Why Debit Cards Are Better Than Credit Cards
Yesterday a couple of credit card related articles showed up on Get Rich Slowly. One article was by JD himself and had a few people surprised, the other by a guest. Both articles have caused quite a bit of conversation in the comments.
As my readers know, I hate credit cards and am a strong advocate of debit cards. It seems a number of people agree with me as a recent TNS Financial Services Consumer Credit Card Program Study indicated that over 60% of consumers prefer using debit cards to credit cards as a payment vehicle, because using debit cards feels more like “real money.” Debit cards are also gaining in popularity for online purchases as well. Based on data from JupiterResearch in American Banker, debit cards will account for 46% of all online purchases by 2010, compared to 41% in 2006. The same data forecasts a decline in credit card use to 35% of all online purchases in 2010 from 41% in 2006.
You are spending your money
A debit card is directly linked to your bank account. It works very much like paying cash or like writing a check. If you want to buy something for $100, you have to have $100 in your account. When you swipe your debit card and enter your PIN to purchase something, the money is electronically deducted from your account. Depending on your bank, the transaction may or may not show up immediately, however the funds will be immediately “held” and that hold will be reflected in your available balance.
I bank with Wachovia and have found that 90% of my transactions show up in my online checking account register within a few minutes of making a purchase. The remaining 9% show up in under the “Check Card Holds” link. Very few if any don’t show up the same day.
You aren’t getting a loan every time you buy something
Let’s be honest here, when you get approved for a credit card, you are being given a card that gives you access to a line of credit, a loan. Each time you use your credit card, you are borrowing (Proverbs 22:7) money from the credit card company. Granted, if you pay off the balance in time, you don’t get charged interest but you are still borrowing money.
They are more secure
How many times have you purchased an item with a credit card, signed your receipt and the merchant never verified the signature or checked your ID? I cannot count the number of times this has happened to me. How did they know I was really the card holder? They didn’t. With a debit card, your PIN is required. To be fair, a debit card transaction can still be run as a credit card transaction and require a signature, but I have seen more and more merchants detecting the type of card you are using and automatically defaulting to a debit transaction if you are using a debit card. I think this trend will continue. Merchants prefer PIN based transactions, as it reduces their risk and costs them less in service fees.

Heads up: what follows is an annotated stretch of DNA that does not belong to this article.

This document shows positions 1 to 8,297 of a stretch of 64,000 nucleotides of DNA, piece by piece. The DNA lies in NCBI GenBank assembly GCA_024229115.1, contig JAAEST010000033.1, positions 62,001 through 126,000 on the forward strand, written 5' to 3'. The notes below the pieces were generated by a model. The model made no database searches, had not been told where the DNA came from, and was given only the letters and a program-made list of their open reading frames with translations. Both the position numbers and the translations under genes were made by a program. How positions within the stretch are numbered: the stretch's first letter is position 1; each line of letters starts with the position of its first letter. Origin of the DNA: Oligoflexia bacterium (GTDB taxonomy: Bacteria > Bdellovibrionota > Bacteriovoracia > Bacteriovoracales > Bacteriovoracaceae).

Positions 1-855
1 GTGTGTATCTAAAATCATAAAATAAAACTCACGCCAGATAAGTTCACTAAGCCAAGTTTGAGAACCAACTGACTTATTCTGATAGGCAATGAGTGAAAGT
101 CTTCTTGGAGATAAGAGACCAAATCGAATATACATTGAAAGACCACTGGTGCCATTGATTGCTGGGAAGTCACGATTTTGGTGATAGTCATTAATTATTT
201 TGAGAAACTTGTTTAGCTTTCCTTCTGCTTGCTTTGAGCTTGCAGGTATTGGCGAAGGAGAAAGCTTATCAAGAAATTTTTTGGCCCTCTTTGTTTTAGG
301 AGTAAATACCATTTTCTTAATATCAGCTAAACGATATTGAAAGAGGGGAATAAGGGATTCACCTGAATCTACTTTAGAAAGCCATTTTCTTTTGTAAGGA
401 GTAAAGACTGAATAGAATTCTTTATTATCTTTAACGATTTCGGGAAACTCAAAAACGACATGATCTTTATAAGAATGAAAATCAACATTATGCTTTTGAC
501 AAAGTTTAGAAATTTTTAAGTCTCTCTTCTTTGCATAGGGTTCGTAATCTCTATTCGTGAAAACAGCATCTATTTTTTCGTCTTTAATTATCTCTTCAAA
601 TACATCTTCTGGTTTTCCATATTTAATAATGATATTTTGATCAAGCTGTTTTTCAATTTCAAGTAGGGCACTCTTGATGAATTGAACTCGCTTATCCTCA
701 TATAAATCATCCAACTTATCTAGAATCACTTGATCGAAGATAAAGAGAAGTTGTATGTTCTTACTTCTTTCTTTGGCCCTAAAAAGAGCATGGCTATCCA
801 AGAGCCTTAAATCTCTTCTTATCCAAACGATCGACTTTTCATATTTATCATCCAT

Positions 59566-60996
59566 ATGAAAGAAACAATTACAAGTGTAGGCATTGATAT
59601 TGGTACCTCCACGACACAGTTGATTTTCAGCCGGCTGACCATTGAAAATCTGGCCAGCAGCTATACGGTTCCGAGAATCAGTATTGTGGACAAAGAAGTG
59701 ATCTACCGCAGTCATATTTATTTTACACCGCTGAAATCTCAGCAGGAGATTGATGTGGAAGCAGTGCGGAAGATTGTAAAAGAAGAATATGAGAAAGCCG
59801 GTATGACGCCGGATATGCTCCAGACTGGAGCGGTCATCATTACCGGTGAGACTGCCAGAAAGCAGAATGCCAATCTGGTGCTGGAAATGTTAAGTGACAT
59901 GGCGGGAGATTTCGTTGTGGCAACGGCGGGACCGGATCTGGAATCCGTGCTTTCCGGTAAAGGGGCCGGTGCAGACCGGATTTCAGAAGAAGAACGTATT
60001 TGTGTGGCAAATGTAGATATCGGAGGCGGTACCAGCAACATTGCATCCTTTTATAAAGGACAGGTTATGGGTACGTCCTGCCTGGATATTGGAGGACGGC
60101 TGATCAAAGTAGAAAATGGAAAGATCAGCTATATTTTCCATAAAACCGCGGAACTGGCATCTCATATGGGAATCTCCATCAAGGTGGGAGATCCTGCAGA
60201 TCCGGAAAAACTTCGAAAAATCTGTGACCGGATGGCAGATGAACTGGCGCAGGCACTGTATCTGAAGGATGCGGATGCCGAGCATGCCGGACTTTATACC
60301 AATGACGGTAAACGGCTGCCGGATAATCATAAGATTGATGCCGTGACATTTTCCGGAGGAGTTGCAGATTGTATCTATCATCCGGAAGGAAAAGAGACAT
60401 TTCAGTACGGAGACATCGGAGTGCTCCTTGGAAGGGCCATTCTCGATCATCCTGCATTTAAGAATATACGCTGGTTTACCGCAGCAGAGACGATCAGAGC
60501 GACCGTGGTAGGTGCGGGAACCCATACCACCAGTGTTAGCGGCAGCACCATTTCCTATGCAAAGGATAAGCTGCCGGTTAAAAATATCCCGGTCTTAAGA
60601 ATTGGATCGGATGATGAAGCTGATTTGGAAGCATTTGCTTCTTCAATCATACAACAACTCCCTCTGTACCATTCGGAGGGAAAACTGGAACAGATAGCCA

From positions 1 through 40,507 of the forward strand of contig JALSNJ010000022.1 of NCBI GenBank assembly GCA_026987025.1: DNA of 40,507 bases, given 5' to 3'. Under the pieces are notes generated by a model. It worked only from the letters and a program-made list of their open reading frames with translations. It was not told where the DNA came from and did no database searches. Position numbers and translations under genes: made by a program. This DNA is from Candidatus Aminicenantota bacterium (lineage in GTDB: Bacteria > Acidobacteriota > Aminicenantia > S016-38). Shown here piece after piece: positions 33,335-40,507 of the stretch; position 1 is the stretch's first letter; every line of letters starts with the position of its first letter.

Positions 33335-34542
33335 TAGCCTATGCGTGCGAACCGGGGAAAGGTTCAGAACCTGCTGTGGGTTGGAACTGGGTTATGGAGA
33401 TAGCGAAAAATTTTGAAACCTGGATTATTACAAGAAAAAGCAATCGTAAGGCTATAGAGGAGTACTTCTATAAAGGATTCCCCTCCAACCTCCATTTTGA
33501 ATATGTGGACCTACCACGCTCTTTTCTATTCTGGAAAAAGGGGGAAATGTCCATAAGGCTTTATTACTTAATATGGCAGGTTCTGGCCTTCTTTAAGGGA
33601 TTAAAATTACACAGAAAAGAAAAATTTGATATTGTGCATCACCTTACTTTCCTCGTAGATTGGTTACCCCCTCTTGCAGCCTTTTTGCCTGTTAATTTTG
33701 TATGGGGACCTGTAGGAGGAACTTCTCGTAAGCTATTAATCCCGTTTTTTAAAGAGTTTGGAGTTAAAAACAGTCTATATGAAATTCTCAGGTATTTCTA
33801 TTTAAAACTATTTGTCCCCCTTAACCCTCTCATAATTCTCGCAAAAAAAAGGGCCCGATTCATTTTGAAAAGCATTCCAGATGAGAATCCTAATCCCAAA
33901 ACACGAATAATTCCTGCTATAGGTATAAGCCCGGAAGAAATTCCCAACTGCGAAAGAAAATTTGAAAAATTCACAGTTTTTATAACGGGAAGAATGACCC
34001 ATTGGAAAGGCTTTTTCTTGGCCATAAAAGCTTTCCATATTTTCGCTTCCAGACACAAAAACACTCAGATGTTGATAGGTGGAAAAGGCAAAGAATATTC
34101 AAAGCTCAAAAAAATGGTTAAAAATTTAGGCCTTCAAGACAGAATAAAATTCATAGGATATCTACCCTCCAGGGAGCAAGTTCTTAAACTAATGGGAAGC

Here are some common myths related to debit cards:
Myth: They don’t provide the same level of protection as a credit card.
Reality: Credit cards are protected by the The Fair Credit Billing Act and debit cards are not. Policies instituted by banks
do* can give you the same* similar levels of protection. While not law, I don’t expect these policies to change given the number of people migrating to debit card use. For those of you that may not know, The Fair Credit Billing Act basically means you have zero liability for fraudulent purchases, poor-quality or damaged merchandise, or for merchandise that was never delivered.
Also, debit card transactions can be disputed just like credit card transactions. In my past experience with this, I always received an immediate credit to my checking account for the amount in dispute.
Myth: Debit cards don’t provide rewards
Don’t ever forget, credit card companies are in business to make money. They want you to screw up, they want you to pay only a portion of your balance, they even want you to pay your payment late or go over your credit limit. When you do these things they make money through interest, fees and even by increasing your interest rate. They won’t forgive and won’t let it slide. This is the whole reason they gave you those rewards in the first place, in hopes you would screw up.
The credit card proponents will say, “so don’t screw up”. Well, we are human, that happens once in a while. Plus, you have a whole company of people working to find ways to increase your chances of screwing up.
Life is stressful enough without adding the worries associated with a credit card. Buy things with your money from your account and don’t be servant to the lender (Proverbs 22:7) even for 30 days just to get a “free” toaster or some “cash back”. Nothing in this world is free, don’t let the credit card companies make you think otherwise.
* Since writing this article, I have changed the content based on a really good and informative discussion in the comments below. At the time of writing, I incorrectly assumed that all banks had similar policies on providing credit card “like” protection. Thanks to the information provided by a few readers, it would seem this isn’t the case. It was never my intent to misinform my readers and hopefully this will clarify the article. Thanks in particular to Justin and MITBeta for being diligent and patient while we worked through this discussion and for keeping me accurate and honest!